Israel does have a goal in this mission and it is not primarily the release of captured soldiers — Eldad Regev and Ehud Goldwasser — (all admit that will not be achieved by this operation), it is to change that Southern Lebanese status quo, but few see this as an exclusively militarily attainable objective. When we eventually arrive at the morning after this crisis (how? belated international pressure and even deployment, a missile horribly off-trajectory, a face-saving formula of sovereign Lebanese very partial deployment in the South, you pick, but mission accomplished is not on the list), then we will be faced with many of the same problems and diplomacy might have its day.
When there was a serious border bust-up in 1996 it ended with a ‘Ceasefire Understanding’ that was externally guaranteed and monitored. This time there may be a need and possibility to replace the beleaguered and discredited UN UNIFIL forces with a more robust international presence (as called for by Annan and Blair ) and the expending of greater diplomatic energy and creativity on solutions for Lebanon that move towards meeting the terms of UNSCR 1559, but Lebanese internal politics will remain devilishly complicated.
Oh, and then there’s the minor irritation of the Iranian and Syrian roles. The absence of a serious and comprehensive international dialogue with Iran and Syria, to which the US would be a party, will continue to perhaps fatally handicap the prospects for real positive results in Lebanon. Akiva Eldar in Haaretz has called for a Grand Bargain in this op-ed piece, which includes a realization of the broad Israeli-Arab normalization envisaged in the Saudi Initiative.
3. The curious similarity between the Israeli Foreign Ministry and the Italian world cup soccer team, and one crucial difference
Defense, defense, defense, that’s the similarity, but while it served Italy’s footballers, Israel’s diplomats (or to be fair, their elected bosses) deserve a red card for failing to devise a diplomatic offensive that could have encouraged a new reality in Southern Lebanon. Israeli diplomacy has been desperately bereft of initiative for too many years, that always seem to be the exclusive redoubt of the military, with foreign policy relegated to a preventive holding position — avoid the international community taking any initiative, dissuade and accuse of ulterior motives, convince everyone there is no partner or not to talk to an elected Government, and cede no inch on the route of the separation barrier.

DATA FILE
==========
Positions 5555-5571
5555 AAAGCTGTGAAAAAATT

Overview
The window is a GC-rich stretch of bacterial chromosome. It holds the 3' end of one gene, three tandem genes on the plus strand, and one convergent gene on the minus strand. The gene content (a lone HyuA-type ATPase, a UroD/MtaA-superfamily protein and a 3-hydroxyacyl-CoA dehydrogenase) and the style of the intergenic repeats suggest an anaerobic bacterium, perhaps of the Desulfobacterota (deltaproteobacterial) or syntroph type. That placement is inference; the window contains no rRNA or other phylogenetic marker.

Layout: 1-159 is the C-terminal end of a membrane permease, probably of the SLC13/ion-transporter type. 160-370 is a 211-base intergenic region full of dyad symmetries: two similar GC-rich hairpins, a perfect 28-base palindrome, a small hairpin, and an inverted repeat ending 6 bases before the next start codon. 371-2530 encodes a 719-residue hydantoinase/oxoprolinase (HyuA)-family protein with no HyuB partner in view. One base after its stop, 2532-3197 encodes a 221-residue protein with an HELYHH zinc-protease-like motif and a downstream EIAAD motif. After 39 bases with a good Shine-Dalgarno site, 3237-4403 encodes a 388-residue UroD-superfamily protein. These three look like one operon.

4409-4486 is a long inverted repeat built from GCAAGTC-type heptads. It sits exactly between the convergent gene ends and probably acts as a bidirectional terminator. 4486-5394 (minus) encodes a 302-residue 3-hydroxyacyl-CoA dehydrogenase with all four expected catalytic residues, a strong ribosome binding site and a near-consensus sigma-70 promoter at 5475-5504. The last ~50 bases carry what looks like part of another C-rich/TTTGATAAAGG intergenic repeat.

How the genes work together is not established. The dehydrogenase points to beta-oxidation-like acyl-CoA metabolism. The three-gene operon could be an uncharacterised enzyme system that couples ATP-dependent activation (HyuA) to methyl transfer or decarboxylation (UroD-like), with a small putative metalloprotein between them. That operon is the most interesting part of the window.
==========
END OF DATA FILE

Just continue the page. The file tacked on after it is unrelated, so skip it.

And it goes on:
The last years, since the Israeli withdrawal from Lebanon in May 2000 and especially after the Hariri killing and Syrian withdrawal — have been a gargantuan missed opportunity for Israeli diplomacy. Why did Israel not initiate a public overture — offering Lebanese prisoners in return for certain steps in the South for instance, or make this a priority talking point with the US or international community? Because we were too busy discrediting the Palestinians and legitimizing unilateralism. Ultimately the Hizbullah presence will require a political solution, the military campaign is at best a partial palliative, at worst a fillip to extremists throughout the region.
4. The Risk and Costs of Inaction
The lack of urgency on the part of the US and international community to push an immediate de-escalation and ceasefire looks inhumane in the face of the civilian casualties, appalling destruction (and resultant reconstruction price tag) and pervasive communal anxiety on both sides of the border. But it also contains an element of political risk.
A wider regional conflagration is not the game plan of any of the protagonists right now, messages have even been exchanged between Jerusalem and Damascus to that effect, but when a high tech and intensity shooting match is in progress, unpredicted and unintended things may happen — and that is a real danger in letting this continue. Will the relatively limited theatre of operations be maintained if, perish the thought, a high casualty or high value target is struck in Israel, or an IDF missile goes astray in a Syrian direction?